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I'm a Cancer Veteran, Not a Survivor

Posted: 02/14/2013 12:39 pm

I never was comfortable with being called a cancer survivor. To me it gives too much power to cancer and not enough to the person. People survive earthquakes, hurricanes, tornados, terrorist attacks, all powerful and overwhelming events and all events over which we have very little, if any control. The word survivor does not always denote action to me. It certainly is not as passive a term as victim but still leans toward being on the receiving end of things.

We don't tend to call people who are successful with other fatal diseases survivors. If you Google cancer survivor, you'll get around 12,000,000 hits. Heart attack and stroke survivors get a total of 416,000 hits. Alcoholism, which is also a 100 per cent fatal disease if not treated, gets about 1,000 hits when the word survivor is used.

Notice too that we say that someone who is cured from cancer is a survivor yet an individual who died from the disease lost a courageous battle. This puts all the power in cancer's hands. The winners were survivors, a term that can be active or passive and the losers were warriors who fought like hell and still lost because the disease had all the power. This is backwards. Kind of like saying we drive on a parkway and park on a driveway. We need to take power away from cancer by ensuring that everyone who encounters it is called a warrior and label those that came through this awful mess as victorious. The fact is that the more you participate in your own recovery by fighting cancer or any life threatening situation with everything you have, the greater your chances of winning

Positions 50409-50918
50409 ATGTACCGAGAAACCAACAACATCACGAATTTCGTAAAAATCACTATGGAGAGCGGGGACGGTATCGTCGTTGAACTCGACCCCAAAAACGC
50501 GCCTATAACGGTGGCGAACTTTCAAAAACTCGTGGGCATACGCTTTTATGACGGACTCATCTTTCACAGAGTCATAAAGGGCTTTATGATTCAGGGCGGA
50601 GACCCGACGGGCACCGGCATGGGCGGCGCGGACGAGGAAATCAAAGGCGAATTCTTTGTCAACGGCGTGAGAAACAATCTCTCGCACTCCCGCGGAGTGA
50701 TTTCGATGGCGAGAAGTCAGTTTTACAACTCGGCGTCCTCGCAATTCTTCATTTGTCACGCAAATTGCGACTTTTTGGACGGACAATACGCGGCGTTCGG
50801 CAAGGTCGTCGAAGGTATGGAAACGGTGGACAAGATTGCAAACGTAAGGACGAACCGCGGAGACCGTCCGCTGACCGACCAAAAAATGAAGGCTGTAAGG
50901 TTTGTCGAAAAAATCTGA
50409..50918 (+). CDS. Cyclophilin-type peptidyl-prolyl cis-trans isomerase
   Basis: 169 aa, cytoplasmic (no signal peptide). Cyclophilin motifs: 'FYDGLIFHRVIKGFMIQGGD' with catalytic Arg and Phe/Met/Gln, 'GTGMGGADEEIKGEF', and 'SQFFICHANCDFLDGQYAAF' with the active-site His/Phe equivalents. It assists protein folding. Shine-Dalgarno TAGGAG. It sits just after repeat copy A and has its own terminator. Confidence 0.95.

I like the term cancer veteran. A few hours after this term came to my mind, a reflexologist at a cancer support centre independently voiced his preference for the term veteran over survivor. Soldiers are trained as warriors and become veterans, not survivors. Regardless of the battles that they are in and the wounds received, they are all called veterans. They have been there, done that, got the medals and the ball cap. Veteran is a much more active and participatory term than survivor.